Avanti Exploration, LLC v. Kimberly Robinson, Secretary, Louisiana Department of Revenue, (La 3rd Cir Court of Appeal)
The Louisiana Third Circuit Court of Appeal ruled that an oil producer, Avanti Exploration, LLC, properly remitted severance tax based on the full amounts of its gross receipts received from its first purchasers for crude oil sold at its leases and thus that no severance tax was due on the downward price adjustments in its crude oil sales contracts. Avanti has served as a test case for dozens of similar cases currently pending before the Louisiana Board of Tax Appeals.
The issue before the Court was the proper application of La. R.S. 47:633(7)(a), which requires that the higher of either gross receipts or posted field price be used to calculate severance tax. The Court noted throughout its decision that there was no traditional posted price in the field, “which is apparently a practice that has been in disuse for many years,” and thus, Avanti’s gross receipts are determinative of the severance tax.
At issue were Avanti’s contracts with two of its first crude oil purchasers. Each contract contained a negotiated price formula to establish the sales price to be paid to Avanti for the oil it sold to the purchaser at the lease site. The price formulas began with published, oil market center prices for the month of production and made various positive and negative adjustments, including a final price differential, to arrive at a lower price to be paid for the crude oil being sold at the lease.
Following an audit, the Louisiana Department of Revenue took issue with the “adjustments” to price in Avanti’s sales contracts, specifically the final price differential, and contended that Avanti had impermissibly reduced its gross receipts, and thus its severance tax liabilities, by subtracting transportation costs that were not allowed since it sold its oil on the lease and did not itself transport the oil. In other words, the Department asserted that Avanti improperly took a transportation deduction by hiding it in the pricing formula as an un-named deduction. According to the Department, “Avanti and its purchasers conspired to manipulate Avanti’s tax liability by taking a producer’s transportation deduction and hiding it in the pricing formula.”
The Third Circuit rejected the Department’s position. The court held that Avanti did not take a deduction for the transportation costs paid by its first purchaser to move the oil from the lease. Rather, the costs of transportation incurred by the oil purchasers were an element of the negotiated price in an arms-length transaction between Avanti and its first purchasers and thus just another fluctuating overhead expense in the cost of doing business.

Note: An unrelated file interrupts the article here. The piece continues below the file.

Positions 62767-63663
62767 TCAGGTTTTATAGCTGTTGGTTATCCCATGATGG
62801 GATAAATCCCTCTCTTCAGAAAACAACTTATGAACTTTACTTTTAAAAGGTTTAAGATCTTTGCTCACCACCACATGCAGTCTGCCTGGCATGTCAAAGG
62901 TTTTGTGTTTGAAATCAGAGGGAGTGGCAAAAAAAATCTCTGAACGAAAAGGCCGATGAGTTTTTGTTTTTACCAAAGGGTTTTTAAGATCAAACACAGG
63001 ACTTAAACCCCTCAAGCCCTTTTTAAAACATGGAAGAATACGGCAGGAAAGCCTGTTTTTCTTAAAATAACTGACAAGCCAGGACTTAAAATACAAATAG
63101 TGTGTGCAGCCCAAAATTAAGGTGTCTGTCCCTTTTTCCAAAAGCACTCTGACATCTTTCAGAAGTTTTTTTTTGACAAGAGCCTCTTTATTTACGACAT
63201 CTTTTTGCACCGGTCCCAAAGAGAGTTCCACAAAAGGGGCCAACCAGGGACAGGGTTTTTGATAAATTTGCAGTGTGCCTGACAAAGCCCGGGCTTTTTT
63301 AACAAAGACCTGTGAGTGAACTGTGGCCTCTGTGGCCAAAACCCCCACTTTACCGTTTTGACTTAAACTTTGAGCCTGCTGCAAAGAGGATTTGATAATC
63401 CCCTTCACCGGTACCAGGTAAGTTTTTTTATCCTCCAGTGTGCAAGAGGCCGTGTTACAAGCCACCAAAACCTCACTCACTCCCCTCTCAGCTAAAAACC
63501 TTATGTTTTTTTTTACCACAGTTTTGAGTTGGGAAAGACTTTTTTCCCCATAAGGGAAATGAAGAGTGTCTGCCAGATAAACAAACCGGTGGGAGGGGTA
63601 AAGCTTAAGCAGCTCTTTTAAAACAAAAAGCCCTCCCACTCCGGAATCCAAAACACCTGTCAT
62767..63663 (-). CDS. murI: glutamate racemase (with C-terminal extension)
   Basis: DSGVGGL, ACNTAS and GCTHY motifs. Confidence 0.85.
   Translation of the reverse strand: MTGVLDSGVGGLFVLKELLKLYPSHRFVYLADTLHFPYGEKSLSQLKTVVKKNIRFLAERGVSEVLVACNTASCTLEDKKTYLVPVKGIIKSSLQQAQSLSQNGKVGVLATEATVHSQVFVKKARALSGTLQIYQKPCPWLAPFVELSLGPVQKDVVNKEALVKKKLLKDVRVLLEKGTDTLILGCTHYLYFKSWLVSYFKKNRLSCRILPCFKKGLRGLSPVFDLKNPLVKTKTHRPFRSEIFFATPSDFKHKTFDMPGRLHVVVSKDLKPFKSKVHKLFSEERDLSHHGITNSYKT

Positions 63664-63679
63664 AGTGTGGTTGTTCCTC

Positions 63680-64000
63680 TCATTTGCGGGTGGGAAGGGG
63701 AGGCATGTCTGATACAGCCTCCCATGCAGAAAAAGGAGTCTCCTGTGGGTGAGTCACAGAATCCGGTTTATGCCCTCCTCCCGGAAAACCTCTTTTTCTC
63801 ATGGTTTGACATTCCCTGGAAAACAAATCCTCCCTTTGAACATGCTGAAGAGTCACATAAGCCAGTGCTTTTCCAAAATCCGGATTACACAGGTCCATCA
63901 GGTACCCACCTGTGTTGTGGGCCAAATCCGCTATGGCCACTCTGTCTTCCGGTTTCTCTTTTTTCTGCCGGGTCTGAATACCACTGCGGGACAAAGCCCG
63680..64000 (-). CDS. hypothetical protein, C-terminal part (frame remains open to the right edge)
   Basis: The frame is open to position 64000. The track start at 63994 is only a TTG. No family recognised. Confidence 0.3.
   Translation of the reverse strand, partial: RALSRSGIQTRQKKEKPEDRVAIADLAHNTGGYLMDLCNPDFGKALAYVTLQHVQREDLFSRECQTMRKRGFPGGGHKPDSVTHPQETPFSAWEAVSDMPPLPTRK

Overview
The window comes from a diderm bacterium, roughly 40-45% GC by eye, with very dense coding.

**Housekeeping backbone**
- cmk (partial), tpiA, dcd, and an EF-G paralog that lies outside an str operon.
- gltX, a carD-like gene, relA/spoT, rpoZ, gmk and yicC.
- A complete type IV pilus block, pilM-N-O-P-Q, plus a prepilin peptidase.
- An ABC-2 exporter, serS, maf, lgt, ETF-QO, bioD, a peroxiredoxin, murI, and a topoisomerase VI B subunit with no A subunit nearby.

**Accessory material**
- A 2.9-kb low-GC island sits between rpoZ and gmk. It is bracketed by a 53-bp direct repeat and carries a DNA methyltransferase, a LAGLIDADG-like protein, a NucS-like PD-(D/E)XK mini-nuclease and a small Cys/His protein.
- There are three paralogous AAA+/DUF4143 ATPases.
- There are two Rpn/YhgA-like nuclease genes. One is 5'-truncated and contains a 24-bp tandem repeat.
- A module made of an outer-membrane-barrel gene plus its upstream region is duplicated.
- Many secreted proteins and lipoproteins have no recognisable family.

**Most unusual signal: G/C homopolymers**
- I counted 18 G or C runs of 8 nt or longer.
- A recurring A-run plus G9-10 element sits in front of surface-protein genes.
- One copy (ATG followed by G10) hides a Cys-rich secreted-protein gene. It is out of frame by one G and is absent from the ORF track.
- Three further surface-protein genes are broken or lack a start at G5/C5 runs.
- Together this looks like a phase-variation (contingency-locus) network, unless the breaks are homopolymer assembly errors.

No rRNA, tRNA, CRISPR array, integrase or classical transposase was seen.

In so holding, the Court also rejected as “illogical” the Department’s attenuated argument that the differential for transportation or other costs used in the pricing formula was a “thing of value” to Avanti that could be added back to the gross receipts from its sales of oil for the purpose of determining severance tax due.
The court upheld the use of the price formula in the contracts between Avanti and its first purchasers for determining the sales price subject to severance tax (i.e., “the taxable value of oil”) and also ruled that the contracts constituted arms-length transactions. Moreover, the court seemed to reject the Department’s de facto use of market center index prices without adjustment to calculate severance tax. In addressing this issue, the court first concluded that, in unilaterally adding back the pricing differentials/deductions from the pricing formulas, the Department did in fact “use the large market center indices to calculate the severance tax owed.” In rejecting the Department’s method for calculating price, the court relied heavily on Robinson v Mantle Oil & Gas, where the First Circuit held that “a market center price for a field 130 miles away could not be used as a posted field price.”
Ultimately, Avanti was able to show in this case that it paid severance tax on the full amount of its gross receipts in sales to the first purchasers of its oil, and that there were no material issues of fact or law preventing summary judgment in Avanti’s favor. This decision is helpful to oil producers in Louisiana not only on severance tax issues, but also on royalty issues under State Leases, where the Office of Natural Resources has been taking the same position as the Department in these tax cases.
If you have any questions about this decision or about severance taxes in Louisiana, please contact Martin Landrieu or Caroline Lafourcade.